Adventist Review Online | In Côte d’Ivoire, Church Headquarters Leads in Community Health Initiatives

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Division volunteers offer health screening and deworming in public schools, markets.

Volunteers from the West-Central Africa Division (WAD) headquarters of the Seventh-day Adventist Church embarked on a screening and deworming initiative in southern Côte d’Ivoire in early December 2018. Regional church offices are located in nearby Abidjan, the capital of the country.

Through the church headquarters leaders’ and staff’s initiative, more than 6,000 students enrolled in kindergarten, primary, and secondary public schools, as well as 219 teachers of Ayamé city, benefited from this campaign.

  • On behalf of West-Central Africa Division (WAD) president Elie Weick-Dido, Vincent Roger Same, WAD Ministerial Association director, talks to local media outlets about the Adventist Church health initiative in December 2018. “These actions … remain one of the means by which we bring happiness, joy, and hope to our population,” he said. [Photo: West-Central Africa Division News]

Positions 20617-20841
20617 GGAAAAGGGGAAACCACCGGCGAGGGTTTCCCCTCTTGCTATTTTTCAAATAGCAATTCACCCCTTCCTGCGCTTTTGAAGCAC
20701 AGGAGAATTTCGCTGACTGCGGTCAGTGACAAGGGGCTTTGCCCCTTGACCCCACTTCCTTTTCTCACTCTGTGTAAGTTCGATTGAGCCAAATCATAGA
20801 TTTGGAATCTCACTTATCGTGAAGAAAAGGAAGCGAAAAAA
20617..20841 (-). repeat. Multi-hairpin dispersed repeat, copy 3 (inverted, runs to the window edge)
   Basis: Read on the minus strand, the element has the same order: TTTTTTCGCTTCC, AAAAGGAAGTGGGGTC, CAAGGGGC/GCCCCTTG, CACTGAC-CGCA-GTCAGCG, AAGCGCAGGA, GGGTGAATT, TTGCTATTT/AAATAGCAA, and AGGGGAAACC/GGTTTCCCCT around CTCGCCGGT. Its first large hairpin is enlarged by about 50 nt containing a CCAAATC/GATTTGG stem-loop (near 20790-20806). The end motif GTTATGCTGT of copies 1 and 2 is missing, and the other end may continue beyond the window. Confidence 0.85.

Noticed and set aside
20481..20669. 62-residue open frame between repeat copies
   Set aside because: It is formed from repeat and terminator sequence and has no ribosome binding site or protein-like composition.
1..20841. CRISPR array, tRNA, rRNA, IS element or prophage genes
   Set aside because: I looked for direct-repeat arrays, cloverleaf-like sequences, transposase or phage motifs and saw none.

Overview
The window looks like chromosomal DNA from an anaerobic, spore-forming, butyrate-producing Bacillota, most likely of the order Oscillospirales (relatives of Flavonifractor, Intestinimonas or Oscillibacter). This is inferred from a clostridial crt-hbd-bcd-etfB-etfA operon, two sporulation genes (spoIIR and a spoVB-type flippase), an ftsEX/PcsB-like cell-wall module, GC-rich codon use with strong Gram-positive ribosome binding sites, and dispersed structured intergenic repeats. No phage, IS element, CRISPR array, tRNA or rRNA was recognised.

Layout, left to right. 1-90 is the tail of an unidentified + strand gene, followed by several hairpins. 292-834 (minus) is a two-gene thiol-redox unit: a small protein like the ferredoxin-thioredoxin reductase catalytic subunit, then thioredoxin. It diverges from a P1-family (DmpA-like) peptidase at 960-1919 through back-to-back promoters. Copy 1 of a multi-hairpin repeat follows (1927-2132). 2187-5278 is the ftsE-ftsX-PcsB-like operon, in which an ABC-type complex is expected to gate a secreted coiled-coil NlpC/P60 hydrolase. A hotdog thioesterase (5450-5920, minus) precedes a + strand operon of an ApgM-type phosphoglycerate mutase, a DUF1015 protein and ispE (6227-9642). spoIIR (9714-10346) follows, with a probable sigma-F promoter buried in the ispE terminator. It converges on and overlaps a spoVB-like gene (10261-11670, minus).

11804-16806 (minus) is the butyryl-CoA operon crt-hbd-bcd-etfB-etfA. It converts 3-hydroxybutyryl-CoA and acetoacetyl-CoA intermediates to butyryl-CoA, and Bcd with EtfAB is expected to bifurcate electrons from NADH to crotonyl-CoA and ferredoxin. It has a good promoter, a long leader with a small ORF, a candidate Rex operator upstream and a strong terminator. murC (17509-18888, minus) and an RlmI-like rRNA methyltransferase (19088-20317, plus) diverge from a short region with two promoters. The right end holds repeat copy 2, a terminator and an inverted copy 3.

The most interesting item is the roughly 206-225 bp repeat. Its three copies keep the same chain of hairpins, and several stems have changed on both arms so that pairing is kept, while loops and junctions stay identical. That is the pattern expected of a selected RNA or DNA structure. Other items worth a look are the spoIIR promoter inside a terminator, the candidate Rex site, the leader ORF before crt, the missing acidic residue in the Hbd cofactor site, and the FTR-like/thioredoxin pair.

• A group of West-Central Africa Division volunteers who brought health screening and took part in deworming campaigns in towns of southern Côte d’Ivoire in December 2018. [Photo: West-Central Africa Division News]

The operation began with free diabetes and blood pressure screening. It also featured a deworming exercise in Ayamé schools 1, 2, and 4, which includes three elementary schools and a kindergarten.

According to Tia Michel and Djaha Maltilde from one of the Ayamé elementary schools and the kindergarten respectively, the Adventist-led operation is a good initiative, especially in schools where children are more exposed to these health challenges. “The Seventh-day Adventist Church’s screening and deworming campaign has been a good action,” Michel said. “The first one has allowed us as teachers to know our health markers regarding diabetes and high blood pressure, two conditions affecting many today.”

Maltilde also touted the benefits of the deworming campaign. “Students dewormed will keep in good health and become better students,” she said.

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